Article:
Police in Holland's main harbour city Rotterdam are providing local businesses with DNA tagging equipment to combat the growing number of armed robberies.
A year-long DNA-tagging experiment in the UK 's anti-burglary campaign Operation Lockout showed that crime was brought down by 85 per cent within just a year.
In the year-long experiment in Rotterdam's Rijnmond harbour districts, 21 shops and petrol stations are being equipped with the DNA-coding spray containing an invisible chemical. When criminals are sprayed with it as they exit or enter, the DNA-powder on their faces and hands provide forensic proof - acceptable in any court of law -- that the suspect had been in the attacked venue. The powder - suspended in a red dye - sticks like glue to clothes and skin and cannot be removed for several weeks. The codes can only be read in ultraviolet light.
Dutch policing traditionally has always concentrated on prevention and high-visibility, hands-on policing.
The Rotterdam police last week visited the London Borough of Richmond upon Thames to view the results of the UK programme. The UK police's community safety coordinator for Richmond upon Thames, Kevin Fletcher-Biles, said their teams visit burglary victims and give them DNA property marking kits to protect their possessions – and it works.
Recovered items are scanned for DNA marking and can be returned to their owners quickly. "The kit also contains warning stickers so householders can use them to deter burglars. As a result, burglaries have dropped from 1,500 a year to fewer than 1,000.” Similar systems are in place at Twickenham police station and Hampton. "Criminals are terrified of the stuff, and when they see the stickers, they stay away,' he said.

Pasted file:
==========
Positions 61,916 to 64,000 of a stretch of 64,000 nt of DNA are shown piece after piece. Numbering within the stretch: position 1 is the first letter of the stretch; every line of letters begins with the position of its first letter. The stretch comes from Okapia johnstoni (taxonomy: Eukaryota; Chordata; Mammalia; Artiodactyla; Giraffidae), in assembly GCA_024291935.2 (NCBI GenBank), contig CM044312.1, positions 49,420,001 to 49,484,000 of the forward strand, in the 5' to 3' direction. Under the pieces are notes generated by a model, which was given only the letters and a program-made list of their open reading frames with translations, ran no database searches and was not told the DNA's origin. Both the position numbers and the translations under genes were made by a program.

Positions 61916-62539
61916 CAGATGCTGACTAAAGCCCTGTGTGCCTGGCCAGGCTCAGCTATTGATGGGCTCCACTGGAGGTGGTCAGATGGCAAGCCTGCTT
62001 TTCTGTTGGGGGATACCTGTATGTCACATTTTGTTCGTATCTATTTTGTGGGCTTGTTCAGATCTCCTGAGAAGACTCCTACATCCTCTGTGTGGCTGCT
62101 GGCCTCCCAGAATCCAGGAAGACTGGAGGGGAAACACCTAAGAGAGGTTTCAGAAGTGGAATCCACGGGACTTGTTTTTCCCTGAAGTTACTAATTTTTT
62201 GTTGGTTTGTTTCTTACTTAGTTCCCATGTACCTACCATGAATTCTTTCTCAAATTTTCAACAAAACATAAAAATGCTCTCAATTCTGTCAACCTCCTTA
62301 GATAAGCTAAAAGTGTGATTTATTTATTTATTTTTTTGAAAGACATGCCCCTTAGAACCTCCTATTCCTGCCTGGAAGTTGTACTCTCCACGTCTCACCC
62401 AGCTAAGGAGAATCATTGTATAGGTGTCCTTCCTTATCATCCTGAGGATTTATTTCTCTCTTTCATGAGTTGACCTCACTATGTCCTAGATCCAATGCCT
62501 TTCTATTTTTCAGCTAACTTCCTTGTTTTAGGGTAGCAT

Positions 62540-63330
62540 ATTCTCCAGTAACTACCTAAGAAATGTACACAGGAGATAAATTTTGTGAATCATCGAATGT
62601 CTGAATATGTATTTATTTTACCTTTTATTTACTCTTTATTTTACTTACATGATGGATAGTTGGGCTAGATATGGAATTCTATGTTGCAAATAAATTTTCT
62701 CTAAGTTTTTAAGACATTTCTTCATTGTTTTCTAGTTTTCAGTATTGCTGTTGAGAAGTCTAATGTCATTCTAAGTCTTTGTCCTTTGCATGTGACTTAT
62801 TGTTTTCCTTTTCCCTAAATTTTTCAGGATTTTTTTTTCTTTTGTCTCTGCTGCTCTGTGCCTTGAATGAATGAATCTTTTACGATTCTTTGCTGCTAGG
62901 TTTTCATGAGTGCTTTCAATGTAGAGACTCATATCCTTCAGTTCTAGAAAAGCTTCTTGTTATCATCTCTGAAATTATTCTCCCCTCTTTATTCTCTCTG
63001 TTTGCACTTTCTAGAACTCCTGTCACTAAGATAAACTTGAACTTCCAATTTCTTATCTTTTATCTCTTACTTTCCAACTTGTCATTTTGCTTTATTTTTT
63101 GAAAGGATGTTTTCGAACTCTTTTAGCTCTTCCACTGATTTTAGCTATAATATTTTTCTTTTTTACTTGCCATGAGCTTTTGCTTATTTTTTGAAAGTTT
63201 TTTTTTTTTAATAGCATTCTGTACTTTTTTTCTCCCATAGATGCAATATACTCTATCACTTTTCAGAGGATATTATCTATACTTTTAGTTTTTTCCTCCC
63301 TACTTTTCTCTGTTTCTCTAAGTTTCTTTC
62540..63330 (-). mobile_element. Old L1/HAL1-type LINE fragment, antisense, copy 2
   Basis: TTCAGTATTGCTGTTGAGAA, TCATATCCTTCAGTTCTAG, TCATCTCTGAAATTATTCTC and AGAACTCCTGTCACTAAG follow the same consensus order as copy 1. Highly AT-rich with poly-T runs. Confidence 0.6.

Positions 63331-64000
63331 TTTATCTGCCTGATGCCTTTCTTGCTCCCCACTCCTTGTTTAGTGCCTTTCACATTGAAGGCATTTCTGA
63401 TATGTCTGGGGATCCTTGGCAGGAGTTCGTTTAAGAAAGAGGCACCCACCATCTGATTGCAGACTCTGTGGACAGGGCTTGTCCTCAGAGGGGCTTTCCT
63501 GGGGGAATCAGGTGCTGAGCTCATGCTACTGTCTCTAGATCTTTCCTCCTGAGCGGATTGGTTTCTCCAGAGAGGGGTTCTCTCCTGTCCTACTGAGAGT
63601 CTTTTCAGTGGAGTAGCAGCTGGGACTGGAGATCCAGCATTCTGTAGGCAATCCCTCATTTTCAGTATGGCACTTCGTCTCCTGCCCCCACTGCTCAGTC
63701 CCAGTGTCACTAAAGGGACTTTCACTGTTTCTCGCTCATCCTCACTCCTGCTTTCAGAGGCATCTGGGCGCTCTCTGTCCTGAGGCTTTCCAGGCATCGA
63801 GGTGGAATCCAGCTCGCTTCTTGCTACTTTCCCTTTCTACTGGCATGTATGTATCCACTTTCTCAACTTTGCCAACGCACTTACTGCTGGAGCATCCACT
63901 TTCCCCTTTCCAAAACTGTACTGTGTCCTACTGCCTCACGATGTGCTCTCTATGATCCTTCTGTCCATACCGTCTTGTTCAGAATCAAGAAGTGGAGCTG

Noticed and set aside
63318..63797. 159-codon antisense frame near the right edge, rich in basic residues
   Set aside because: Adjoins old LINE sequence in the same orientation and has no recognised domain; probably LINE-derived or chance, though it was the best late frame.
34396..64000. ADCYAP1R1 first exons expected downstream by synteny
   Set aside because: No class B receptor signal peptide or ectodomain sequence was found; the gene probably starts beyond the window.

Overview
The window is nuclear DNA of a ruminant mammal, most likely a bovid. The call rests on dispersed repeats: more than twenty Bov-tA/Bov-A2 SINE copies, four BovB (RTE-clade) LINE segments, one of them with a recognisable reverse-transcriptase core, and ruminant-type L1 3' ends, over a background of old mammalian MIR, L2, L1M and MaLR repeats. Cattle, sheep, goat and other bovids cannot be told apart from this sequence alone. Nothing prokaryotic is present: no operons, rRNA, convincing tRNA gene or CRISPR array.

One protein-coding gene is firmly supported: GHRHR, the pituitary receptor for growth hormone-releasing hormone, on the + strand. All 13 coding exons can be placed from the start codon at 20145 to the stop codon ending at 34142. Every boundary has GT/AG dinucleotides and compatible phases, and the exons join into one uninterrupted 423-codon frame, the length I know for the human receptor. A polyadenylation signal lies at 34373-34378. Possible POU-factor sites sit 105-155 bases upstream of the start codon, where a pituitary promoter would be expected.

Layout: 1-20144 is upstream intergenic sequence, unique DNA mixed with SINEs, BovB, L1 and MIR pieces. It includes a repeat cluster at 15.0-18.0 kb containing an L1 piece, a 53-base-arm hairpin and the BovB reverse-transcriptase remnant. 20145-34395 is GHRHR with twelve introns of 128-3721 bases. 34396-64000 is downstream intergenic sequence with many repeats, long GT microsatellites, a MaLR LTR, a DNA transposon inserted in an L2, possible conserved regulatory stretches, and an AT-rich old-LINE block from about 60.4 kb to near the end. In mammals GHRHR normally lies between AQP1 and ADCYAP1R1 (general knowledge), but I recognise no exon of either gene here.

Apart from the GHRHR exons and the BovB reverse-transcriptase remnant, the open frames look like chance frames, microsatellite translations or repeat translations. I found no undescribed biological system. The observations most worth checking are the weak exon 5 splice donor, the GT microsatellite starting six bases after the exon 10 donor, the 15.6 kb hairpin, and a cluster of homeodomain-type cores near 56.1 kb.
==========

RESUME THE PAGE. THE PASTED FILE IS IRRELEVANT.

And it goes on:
The Dutch hope that the DNA-tagging spray will also work its magic in The Netherlands: over the past year the number of armed robberies have increased dramatically in Rotterdam and Amsterdam, and thus far this year the Rijnmond police alone have already carried out 200 arrests, nearly twice as many as last year's . They recently also opened an internet site with photos of suspects to help them combat the new crime wave.
A tobacco shop on the Kerstendike in the centre of Rotterdam became the first shop equipped with the spray. today. Meanwhile, shopkeepers in the Rotterdam suburb of Charlois have already started DNA-tagging their more expensive items - allowing the goods to remain recognisable for months. Police said the first results are 'very encouraging'.